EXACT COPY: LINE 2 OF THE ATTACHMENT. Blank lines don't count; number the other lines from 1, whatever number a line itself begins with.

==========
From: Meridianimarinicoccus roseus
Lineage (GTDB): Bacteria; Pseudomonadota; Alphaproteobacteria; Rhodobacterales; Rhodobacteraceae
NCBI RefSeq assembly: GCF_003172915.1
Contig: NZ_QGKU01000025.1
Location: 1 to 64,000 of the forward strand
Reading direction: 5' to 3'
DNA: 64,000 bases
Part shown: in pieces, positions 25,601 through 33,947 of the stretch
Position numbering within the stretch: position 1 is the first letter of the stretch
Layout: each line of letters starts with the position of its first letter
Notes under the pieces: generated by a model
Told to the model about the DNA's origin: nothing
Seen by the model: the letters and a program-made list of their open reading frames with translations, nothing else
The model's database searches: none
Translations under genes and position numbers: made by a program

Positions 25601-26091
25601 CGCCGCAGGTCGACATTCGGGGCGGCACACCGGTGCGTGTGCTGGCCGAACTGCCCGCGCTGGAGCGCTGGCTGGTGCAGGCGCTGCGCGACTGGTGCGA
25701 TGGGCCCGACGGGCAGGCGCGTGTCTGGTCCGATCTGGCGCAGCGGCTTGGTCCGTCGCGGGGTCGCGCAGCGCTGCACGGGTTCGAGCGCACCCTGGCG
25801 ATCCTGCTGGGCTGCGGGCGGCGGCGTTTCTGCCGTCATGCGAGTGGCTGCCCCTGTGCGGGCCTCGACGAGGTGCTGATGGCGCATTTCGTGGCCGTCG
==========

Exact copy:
Lineage (GTDB): Bacteria; Pseudomonadota; Alphaproteobacteria; Rhodobacterales; Rhodobacteraceae